Good morning, Bulletin readers. In a new explainer, we look at the tensions between armed protest and free speech. And in Connecticut, legislators are hoping to expand the nation’s first red flag law. Those stories lead your Thursday briefing.
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NEW from THE TRACE: When protesters carry guns, does it impede others’ free speech? In late January, thousands of pro-gun activists descended on Richmond, Virginia, to protest a package of gun reform bills; many of them were armed. Fearing violence, untold numbers of counter-protesters diverted their plans to advocate for legislation on the same streets. Some legal commentators found the dynamic vexing and questioned if the protest was a healthy picture of free speech and debate. In this explainer, our contributor Olivia Li digs in.
Strengthening the nation’s original red flag law. In 1999, Connecticut became the first state to pass a law allowing authorities to seize legally purchased guns from people deemed a risk to themselves or others. This week, lawmakers filed a proposal to broaden who can request a gun removal order to include individual police officers, household members, and medical professionals. Since Connecticut passed its law, 17 other states have followed suit.
A mass shooting survivor died of his injuries eight years later. Baba Punjab Singh, 72, was left paralyzed after a white supremacist shot nine people, six fatally, at a Sikh temple in Wisconsin in 2012. The shooting is tied as the deadliest in the state’s history. “My father’s injuries and his passing, along with the other lives lost that day, are a reminder of the toxic hate that still plagues our country,” Singh’s son, Raghuvinder Singh, said.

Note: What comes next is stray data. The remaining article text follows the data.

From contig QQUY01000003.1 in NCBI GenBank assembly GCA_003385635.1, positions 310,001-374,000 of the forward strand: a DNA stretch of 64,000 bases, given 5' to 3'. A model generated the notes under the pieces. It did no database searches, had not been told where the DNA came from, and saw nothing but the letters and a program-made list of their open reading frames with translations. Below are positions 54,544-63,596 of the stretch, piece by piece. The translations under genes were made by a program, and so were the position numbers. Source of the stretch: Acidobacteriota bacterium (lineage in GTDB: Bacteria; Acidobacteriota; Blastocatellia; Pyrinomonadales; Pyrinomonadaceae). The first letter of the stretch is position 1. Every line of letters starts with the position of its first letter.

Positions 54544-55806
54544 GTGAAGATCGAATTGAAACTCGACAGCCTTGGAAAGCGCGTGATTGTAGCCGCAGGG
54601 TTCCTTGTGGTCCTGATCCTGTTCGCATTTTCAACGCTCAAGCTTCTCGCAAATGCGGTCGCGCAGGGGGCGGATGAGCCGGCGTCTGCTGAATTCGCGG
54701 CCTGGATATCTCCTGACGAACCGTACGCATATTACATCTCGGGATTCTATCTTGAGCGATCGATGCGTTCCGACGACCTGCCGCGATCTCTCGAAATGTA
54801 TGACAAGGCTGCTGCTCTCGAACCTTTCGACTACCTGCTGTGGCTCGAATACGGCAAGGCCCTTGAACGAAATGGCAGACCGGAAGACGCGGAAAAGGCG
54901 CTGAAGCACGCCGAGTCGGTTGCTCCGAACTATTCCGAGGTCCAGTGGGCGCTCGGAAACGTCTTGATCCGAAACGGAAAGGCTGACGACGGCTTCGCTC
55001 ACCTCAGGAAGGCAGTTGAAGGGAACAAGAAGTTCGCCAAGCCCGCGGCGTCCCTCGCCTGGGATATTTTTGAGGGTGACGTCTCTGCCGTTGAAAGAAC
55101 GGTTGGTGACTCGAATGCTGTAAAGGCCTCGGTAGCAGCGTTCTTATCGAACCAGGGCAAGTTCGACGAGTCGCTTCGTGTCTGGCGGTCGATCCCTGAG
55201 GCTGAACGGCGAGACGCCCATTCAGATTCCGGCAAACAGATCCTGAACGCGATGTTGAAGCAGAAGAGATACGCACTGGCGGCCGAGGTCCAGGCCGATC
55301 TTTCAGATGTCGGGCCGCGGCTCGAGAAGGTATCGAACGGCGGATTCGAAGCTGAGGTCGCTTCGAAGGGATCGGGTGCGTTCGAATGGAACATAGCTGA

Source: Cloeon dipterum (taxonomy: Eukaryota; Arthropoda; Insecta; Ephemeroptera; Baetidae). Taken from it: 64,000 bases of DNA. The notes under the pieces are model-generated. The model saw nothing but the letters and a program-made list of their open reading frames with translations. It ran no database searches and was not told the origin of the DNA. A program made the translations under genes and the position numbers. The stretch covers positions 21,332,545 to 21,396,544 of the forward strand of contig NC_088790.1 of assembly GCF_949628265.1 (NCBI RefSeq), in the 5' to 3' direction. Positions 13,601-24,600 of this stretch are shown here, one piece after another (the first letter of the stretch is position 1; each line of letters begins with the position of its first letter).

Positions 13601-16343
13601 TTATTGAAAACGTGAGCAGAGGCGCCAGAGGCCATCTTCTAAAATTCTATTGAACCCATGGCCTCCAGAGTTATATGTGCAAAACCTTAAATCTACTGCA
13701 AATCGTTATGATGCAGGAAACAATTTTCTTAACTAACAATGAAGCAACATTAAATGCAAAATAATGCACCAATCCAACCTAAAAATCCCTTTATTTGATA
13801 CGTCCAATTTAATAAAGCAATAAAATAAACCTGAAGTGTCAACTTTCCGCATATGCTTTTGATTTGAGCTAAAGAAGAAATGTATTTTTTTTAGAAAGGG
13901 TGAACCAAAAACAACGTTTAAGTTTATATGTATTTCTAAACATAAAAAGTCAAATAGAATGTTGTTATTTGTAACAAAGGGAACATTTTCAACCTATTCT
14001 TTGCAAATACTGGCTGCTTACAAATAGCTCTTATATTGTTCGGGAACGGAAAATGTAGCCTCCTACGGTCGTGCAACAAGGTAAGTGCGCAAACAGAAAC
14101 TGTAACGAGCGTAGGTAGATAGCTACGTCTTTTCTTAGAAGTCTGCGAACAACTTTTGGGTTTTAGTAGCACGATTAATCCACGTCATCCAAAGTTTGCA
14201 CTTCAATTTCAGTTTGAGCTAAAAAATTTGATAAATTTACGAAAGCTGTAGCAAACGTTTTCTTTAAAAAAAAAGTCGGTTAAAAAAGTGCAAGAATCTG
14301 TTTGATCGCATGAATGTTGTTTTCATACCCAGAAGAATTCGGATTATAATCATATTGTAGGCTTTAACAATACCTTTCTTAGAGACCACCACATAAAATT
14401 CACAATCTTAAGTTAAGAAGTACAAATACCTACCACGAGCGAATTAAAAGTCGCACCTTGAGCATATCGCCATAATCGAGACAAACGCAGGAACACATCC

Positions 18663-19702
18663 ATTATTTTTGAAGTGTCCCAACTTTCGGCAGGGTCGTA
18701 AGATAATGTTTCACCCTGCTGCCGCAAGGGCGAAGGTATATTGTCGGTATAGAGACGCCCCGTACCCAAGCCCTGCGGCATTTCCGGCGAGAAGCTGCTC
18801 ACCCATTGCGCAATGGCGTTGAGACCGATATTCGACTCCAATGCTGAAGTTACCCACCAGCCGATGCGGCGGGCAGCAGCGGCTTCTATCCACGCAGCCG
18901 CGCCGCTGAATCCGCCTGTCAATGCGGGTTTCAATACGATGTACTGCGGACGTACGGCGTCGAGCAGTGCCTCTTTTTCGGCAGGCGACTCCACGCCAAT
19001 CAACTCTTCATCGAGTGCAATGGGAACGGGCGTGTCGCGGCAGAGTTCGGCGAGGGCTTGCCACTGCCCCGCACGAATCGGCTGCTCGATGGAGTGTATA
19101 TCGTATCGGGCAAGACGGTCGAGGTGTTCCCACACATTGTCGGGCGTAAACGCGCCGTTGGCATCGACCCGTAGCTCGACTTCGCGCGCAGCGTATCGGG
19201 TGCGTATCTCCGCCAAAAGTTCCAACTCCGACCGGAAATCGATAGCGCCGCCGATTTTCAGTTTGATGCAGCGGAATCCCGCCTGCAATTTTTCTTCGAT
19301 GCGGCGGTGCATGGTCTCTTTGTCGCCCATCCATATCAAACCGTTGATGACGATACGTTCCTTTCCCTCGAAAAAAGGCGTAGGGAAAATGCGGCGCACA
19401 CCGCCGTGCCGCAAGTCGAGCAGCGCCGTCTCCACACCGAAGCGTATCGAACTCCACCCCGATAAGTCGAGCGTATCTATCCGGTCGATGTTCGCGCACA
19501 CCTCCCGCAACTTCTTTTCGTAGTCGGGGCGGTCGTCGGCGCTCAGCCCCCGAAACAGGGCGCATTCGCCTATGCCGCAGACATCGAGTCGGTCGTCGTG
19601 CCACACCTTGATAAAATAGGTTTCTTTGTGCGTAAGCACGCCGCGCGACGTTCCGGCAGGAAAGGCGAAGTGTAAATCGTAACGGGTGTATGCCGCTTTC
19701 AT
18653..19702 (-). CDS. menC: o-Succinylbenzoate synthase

The FBI is still letting homegrown terrorists slip through the cracks. That’s the conclusion of a new report released by the Justice Department’s Inspector General’s Office. The government watchdog singled out several mass shooters the FBI had looked into but ultimately cleared before their rampages, including the 2009 Fort Hood shooter and the Pulse nightclub gunman. The Inspector General recognized progress in the bureau’s vetting process but said it had “not taken sufficient action” to fix the problem.
Bill banning guns in daycare centers is sent to Washington’s governor. The measure would make it a gross misdemeanor for a civilian to bring a firearm into a family child care center, and require providers to securely store their weapons when children are present. The Democratic governor is expected to sign the proposal.
For our Chicago-area readers: On Friday, March 6, the University of Chicago is convening a multidisciplinary panel of experts to discuss America’s gun violence crisis. The University of Chicago Symposium on Gun Violence will take place from 8:30 a.m. to 4:30 p.m., and feature experts in law, medicine, public policy, and business to explore research-based strategies to tackle the problem. Details can be found here.
Laws that hold gun owners accountable for negligent gun storage were associated with a 13 percent reduction in firearm fatalities for children under 14, according to a new study. The decline was nearly 60 percent in states with the most restrictive laws. — JAMA Pediatrics